The most favoured nation (MFN) status to India will ultimately benefit Pakistan
and provide its traders a huge opportunity
in the Indian market, exhibitors at the Lifestyle Pakistan exhibition said on Thursday.
"Luxury furniture has a huge market in India but so far the trade has been zero. They have to give India MFN status, Business community in Pakistan is asking for it as it is good for our people," Seema Iftikhar, owner of Lahore-based Zamana Interiors, a luxury furniture maker, told IANS.
The prices of the artifacts at her stall which start from Rs 40,000 are made up of sheesham and have carving and gold leaf painting.
"Though we are targeting to cater to the high end customers, the prices we offer are comparatively very cheaper as compared to similar products available in India. Besides what we have are all hand made and exclusive stuffs," she added.
Pakistan has moved from the "positive list" to a short "negative list," in a bid to according the MFN status and normalising trade relations with India
The move will substantially increase the number of items to be traded between the two countries. Currently, Pakistan maintains a "positive list" of 1,945 items which are allowed to be imported from India.
India had granted Pakistan MFN status in 1996.
Another exhibitor, Saadi Rauf of dairy products maker Engro Foods told IANS that India and Pakistan have very similar tastes and the focus of his company was to target the price sensitive market in India.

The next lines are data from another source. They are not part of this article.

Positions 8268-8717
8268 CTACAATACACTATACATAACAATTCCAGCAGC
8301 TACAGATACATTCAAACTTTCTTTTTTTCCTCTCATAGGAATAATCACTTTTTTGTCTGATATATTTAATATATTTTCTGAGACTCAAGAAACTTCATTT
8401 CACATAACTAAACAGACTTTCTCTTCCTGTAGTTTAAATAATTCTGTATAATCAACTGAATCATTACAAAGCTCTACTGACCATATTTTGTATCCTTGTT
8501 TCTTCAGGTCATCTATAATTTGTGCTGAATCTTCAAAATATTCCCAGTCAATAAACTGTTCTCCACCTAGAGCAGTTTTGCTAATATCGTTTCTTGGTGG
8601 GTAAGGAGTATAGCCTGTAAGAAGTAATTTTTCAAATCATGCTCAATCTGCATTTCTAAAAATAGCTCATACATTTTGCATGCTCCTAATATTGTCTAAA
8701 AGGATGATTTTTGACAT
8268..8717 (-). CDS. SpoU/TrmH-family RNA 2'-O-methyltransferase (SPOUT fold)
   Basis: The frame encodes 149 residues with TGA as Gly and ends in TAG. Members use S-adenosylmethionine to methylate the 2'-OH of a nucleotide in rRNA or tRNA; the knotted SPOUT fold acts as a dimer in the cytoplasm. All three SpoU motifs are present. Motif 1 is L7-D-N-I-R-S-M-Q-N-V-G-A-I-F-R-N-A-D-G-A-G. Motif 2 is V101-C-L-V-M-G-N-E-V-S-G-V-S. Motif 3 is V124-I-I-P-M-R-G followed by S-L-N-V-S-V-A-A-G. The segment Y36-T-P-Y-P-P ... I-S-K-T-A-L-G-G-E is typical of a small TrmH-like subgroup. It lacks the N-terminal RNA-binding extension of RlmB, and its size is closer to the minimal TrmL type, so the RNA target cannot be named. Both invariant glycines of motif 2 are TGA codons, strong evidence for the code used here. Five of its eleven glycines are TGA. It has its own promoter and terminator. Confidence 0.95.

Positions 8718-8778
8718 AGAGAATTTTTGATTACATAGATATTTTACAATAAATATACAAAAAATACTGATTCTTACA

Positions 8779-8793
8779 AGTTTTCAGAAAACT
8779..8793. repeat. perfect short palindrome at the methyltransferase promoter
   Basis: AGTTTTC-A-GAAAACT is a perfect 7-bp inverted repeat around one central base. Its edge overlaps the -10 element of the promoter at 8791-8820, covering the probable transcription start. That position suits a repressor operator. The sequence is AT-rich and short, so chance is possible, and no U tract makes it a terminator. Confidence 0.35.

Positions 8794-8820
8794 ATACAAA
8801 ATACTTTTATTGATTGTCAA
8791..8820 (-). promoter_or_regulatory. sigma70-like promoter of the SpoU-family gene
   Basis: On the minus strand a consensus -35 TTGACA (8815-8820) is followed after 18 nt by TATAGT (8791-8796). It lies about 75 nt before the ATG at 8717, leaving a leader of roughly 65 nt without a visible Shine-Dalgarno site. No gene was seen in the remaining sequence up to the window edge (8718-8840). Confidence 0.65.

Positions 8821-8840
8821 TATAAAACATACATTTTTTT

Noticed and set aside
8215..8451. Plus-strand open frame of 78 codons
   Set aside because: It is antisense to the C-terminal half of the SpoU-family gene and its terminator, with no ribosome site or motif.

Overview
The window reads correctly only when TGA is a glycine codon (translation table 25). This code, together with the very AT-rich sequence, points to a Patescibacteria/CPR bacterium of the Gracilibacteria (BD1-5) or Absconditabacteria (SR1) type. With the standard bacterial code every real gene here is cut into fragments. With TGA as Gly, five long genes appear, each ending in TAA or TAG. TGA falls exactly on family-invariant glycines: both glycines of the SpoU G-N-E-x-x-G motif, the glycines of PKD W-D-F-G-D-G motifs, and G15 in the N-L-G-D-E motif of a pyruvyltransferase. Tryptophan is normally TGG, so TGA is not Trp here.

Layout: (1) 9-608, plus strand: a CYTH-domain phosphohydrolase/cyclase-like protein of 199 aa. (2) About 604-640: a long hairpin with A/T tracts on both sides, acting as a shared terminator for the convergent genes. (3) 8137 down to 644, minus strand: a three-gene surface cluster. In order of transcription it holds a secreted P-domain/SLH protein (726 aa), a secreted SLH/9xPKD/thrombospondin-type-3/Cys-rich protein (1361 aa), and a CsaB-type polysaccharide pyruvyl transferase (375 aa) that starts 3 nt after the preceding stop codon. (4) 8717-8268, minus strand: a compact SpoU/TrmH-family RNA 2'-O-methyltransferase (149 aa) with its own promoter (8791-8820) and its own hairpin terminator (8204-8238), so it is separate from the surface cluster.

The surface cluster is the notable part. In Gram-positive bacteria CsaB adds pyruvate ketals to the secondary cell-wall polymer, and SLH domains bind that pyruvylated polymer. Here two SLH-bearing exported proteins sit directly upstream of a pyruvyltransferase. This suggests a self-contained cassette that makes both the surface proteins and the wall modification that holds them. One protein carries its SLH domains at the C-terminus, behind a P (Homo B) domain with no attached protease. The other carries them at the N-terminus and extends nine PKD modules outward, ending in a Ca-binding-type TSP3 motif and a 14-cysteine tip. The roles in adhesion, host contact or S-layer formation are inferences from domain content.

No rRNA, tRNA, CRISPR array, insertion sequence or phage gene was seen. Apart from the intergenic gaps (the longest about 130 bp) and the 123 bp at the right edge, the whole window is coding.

"If the trade relations improves between the two countries then traders from both the sides will benefit. The products that we have specially our liquid tea whitener has a huge market in India as India just like Pakistan consumes a lot of tea," Rauf said, displaying a 200 ml tetra pack of the product called Tarang priced at Rs 10 for the Indian market.
Engro Foods, which has roped in leading Pakistani actors including Ali Zafar for promotional campaigns, said it might rope in Bollywood stars to promote its products.
Despite a shared history and culture, two-way trade between India and Pakistan has been a miniscule $3 billion, most of this take place through a circuitous third country route. In September, the two sides pledged to double bilateral trade within three years to about $6 billion.